For more information, see See J. McKim Malville, Fred Wendorf, Ali A. Mazar and Romauld Schild, “Megaliths and Neolithic Astronomy in Southern Egypt,” Nature 392:6675 (1998), pp. 488–491.


These three sets of stars apparently had special significance for the Nabta Playans. Sirius is the brightest star in the night sky, and the striking belt of Orion has caught the attention of many cultures around the world. By the third millennium B.C., the Egyptians associated Sirius and Orion with Isis and Osiris respectively. Dubhe, a fairly bright star close to the north pole, became associated with funeral rituals in dynastic Egypt.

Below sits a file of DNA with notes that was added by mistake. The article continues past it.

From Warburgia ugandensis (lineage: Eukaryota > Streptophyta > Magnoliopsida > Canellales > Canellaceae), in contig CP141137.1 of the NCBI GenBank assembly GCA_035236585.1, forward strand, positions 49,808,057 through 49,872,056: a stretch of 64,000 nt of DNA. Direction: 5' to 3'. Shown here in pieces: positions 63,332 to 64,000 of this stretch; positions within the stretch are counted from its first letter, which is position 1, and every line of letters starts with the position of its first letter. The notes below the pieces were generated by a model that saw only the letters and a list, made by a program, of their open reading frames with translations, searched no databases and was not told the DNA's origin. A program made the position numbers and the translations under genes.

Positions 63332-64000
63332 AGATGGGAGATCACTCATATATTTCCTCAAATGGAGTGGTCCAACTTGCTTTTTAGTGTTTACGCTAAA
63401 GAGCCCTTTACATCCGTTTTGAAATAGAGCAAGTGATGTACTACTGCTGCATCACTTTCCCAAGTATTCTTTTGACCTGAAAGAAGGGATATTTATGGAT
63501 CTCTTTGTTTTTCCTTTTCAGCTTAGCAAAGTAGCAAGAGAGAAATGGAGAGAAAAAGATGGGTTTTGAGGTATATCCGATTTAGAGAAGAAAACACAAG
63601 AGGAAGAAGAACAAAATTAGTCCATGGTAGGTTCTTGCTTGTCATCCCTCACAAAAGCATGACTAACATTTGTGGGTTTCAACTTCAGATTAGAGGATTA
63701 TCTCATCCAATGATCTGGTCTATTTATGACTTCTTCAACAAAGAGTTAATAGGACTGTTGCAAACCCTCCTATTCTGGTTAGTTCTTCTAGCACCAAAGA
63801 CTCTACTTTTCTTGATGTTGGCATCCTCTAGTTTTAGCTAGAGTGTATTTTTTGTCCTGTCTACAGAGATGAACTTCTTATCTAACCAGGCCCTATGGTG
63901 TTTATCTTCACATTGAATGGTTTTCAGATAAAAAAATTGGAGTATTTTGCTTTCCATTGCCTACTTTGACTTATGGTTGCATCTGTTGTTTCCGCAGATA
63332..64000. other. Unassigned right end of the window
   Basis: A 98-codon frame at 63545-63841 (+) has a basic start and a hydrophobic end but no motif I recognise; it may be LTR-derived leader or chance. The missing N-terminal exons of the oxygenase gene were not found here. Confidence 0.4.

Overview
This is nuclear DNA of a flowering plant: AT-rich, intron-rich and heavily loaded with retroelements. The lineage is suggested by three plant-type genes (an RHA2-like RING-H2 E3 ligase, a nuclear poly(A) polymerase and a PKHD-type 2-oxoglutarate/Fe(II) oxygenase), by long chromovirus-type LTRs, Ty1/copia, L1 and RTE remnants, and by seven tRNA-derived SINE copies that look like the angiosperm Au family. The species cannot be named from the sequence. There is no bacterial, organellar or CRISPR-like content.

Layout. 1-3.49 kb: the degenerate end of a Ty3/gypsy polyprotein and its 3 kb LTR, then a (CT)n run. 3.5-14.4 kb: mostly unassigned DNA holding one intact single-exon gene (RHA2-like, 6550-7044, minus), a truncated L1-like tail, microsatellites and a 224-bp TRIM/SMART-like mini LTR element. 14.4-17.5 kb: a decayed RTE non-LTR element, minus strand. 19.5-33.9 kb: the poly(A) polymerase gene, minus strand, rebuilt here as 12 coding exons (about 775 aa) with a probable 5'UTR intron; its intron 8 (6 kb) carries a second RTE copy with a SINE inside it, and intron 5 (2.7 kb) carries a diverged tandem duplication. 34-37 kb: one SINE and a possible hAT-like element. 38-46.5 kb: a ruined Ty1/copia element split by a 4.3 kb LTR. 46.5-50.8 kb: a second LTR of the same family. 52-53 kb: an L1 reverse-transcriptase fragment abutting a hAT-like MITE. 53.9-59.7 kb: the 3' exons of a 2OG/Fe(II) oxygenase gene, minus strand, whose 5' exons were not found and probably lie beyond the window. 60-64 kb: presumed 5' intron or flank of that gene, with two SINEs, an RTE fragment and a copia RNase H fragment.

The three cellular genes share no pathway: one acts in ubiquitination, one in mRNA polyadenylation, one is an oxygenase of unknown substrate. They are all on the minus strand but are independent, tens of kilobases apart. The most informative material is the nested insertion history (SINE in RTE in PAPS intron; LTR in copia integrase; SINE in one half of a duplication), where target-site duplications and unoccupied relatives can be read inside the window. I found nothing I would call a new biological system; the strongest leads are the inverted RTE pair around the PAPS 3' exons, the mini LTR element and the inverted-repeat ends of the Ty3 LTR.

The first dates (7,000–8,000 years ago) were determined by radiocarbon analysis of organic material in the sediment. The second date (6,000 years ago) was determined by calculating the precession of the equinoxes. That is, over time stars appear to change position in the sky because of a slight wobble in the earth’s axis of rotation. The star (Dubhe) marking north 6,000 years ago has since moved to another position.